Are we (and our coupons) driving restaurants out of business?
- Blog Post by: John Ewoldt
- May 18, 2011 - 9:14 AM
In today's article about using coupons in restaurants, I wrote that more people are comfortable pulling out a coupon at the table, including holdouts such as men and young adults.
But after interviewing several restaurant owners, I wonder if consumers are aware that restaurants lose money when people bring a coupon and buy enough only to satisfy the deal. Many restaurants are offering the daily deal only when customers take advantage of the deal never to return unless another deal is offered.
So why do so many restaurants offer the deals if they're a money-losing proposition? It's because they can't get loans, so they raise quick cash with a daily deal, said Dave Ostlund, publisher of the Twin Cities Food Finds Restaurant Guide.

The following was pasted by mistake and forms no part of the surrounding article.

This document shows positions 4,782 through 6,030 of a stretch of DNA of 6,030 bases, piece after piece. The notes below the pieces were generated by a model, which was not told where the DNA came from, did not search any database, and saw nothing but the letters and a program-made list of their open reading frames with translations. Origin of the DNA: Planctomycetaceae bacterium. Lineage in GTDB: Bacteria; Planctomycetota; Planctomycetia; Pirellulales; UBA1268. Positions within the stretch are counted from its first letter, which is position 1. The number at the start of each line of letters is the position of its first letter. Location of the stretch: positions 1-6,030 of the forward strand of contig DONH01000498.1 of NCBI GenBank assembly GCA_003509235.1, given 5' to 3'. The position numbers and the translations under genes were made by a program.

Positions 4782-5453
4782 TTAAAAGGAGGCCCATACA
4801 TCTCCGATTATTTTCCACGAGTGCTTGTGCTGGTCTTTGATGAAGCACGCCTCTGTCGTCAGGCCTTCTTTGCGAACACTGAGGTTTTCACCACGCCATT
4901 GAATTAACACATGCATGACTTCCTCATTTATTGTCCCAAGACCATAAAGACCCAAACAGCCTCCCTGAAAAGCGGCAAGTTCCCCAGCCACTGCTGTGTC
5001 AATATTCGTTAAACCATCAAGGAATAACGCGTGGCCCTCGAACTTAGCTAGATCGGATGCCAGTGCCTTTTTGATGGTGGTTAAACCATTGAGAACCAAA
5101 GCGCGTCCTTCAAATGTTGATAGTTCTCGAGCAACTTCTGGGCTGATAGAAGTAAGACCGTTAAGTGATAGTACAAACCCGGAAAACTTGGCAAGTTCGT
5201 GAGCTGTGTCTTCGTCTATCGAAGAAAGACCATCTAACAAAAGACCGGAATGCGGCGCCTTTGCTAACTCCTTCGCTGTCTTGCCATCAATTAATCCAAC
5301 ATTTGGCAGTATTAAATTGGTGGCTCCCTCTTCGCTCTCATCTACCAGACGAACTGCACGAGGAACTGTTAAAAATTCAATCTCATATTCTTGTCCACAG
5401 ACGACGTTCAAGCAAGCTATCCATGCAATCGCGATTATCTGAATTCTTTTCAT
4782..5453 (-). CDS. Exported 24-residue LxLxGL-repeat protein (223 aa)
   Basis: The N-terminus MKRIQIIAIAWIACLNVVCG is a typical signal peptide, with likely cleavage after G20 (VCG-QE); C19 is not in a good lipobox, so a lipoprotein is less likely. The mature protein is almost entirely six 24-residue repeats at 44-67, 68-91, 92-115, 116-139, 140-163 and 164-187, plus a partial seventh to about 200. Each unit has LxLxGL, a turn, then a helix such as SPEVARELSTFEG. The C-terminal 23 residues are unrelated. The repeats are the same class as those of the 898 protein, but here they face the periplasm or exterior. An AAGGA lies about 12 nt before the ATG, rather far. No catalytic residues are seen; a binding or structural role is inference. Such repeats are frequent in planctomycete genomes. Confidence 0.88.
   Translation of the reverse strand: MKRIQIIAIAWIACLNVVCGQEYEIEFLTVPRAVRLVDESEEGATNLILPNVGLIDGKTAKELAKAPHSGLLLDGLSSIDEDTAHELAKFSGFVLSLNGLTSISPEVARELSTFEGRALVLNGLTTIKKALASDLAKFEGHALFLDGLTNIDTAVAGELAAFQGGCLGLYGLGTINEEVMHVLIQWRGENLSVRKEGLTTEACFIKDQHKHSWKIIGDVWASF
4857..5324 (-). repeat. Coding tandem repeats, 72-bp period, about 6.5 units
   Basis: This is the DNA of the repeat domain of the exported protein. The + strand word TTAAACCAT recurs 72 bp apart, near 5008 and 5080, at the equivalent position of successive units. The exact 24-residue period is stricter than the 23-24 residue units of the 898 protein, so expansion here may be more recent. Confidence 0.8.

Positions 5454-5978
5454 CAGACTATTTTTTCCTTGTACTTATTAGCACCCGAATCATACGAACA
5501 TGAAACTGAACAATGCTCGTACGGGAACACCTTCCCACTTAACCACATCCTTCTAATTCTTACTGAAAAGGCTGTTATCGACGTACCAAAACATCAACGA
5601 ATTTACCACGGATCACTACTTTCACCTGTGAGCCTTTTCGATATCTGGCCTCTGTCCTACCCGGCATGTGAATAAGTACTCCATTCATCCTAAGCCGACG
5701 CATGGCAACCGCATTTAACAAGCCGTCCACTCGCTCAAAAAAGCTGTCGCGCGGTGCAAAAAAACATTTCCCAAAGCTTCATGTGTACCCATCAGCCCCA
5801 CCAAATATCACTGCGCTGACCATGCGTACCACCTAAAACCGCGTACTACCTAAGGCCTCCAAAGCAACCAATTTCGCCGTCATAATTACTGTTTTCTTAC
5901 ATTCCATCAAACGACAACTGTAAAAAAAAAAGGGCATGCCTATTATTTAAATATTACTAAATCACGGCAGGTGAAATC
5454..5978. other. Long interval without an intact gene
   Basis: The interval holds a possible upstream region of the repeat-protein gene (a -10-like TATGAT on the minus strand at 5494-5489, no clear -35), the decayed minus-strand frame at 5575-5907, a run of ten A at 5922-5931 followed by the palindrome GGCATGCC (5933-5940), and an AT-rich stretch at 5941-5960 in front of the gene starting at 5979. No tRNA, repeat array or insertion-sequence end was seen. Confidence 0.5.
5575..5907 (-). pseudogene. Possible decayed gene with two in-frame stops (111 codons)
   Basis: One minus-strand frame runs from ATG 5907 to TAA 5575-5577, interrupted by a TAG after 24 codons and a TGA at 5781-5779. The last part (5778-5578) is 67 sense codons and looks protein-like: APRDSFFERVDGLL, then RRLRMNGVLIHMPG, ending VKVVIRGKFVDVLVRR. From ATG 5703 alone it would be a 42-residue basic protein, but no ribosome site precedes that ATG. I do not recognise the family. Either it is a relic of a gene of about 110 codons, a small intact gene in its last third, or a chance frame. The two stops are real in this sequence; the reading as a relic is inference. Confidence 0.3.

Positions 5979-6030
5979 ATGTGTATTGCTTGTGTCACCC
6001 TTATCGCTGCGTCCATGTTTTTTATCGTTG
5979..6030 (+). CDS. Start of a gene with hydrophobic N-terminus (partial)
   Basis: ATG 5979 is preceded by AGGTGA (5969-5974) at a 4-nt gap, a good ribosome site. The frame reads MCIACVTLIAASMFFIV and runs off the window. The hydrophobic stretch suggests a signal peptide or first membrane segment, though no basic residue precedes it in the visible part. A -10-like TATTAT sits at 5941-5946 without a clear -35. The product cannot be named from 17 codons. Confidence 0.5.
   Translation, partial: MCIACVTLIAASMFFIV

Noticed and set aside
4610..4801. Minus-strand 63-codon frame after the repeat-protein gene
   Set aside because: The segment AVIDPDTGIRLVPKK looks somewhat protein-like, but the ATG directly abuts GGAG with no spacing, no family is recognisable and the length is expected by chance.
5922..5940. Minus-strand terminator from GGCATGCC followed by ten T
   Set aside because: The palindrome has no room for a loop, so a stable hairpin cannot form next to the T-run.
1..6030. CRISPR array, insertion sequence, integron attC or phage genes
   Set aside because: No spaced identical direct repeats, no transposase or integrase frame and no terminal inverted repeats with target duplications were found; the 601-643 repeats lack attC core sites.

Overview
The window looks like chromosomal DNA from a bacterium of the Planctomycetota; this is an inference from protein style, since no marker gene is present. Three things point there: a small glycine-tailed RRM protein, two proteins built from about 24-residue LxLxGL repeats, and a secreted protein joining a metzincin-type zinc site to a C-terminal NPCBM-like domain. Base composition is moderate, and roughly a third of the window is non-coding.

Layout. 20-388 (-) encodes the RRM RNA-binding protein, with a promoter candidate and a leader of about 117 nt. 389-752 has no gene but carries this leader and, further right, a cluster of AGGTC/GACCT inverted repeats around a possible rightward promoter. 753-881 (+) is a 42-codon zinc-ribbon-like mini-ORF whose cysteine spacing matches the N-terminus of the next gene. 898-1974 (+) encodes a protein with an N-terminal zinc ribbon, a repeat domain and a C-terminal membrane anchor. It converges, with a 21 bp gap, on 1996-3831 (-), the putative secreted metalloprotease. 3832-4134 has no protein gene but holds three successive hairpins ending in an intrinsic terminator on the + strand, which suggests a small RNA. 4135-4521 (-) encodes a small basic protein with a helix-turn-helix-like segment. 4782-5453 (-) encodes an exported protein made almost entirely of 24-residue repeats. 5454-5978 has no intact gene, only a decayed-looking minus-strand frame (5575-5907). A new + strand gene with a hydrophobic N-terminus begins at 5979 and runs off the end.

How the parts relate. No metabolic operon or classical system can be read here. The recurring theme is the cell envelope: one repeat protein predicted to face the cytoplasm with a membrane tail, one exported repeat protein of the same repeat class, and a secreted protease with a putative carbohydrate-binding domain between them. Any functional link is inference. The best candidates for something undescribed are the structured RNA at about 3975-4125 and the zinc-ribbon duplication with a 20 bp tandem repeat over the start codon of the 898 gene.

Conventional wisdom says that coupons are a way to get new customers. If customers likes it, they come back again without a coupon and everything evens out. But too many customers in this economy don't go back unless they have a coupon.
Some people are going to say that restaurants are to blame. They baited us with coupons and now we're eating out as if we're dining at Kohl's---we wait until it's on sale. If it's not on sale, we go somewhere else.
If we start to see fewer restaurant deals out there, that's not necessarily a bad thing for the restaurant industry. Restaurateurs are not getting rich. I worry that we'll see more restaurants closing their doors after they dug themselves a hole filled with coupons.
As someone loves to dine out, I plan to be more conscious of a restaurant's bottom line as well as my own. If I use a coupon, I can order a drink or an appetizer too. And I can return to a favorite spot without a coupon too.
Businesses have many repsonsibilities but I think consumers do too. For example, don't try to take something for next to nothing. Your thoughts?
© 2017 Star Tribune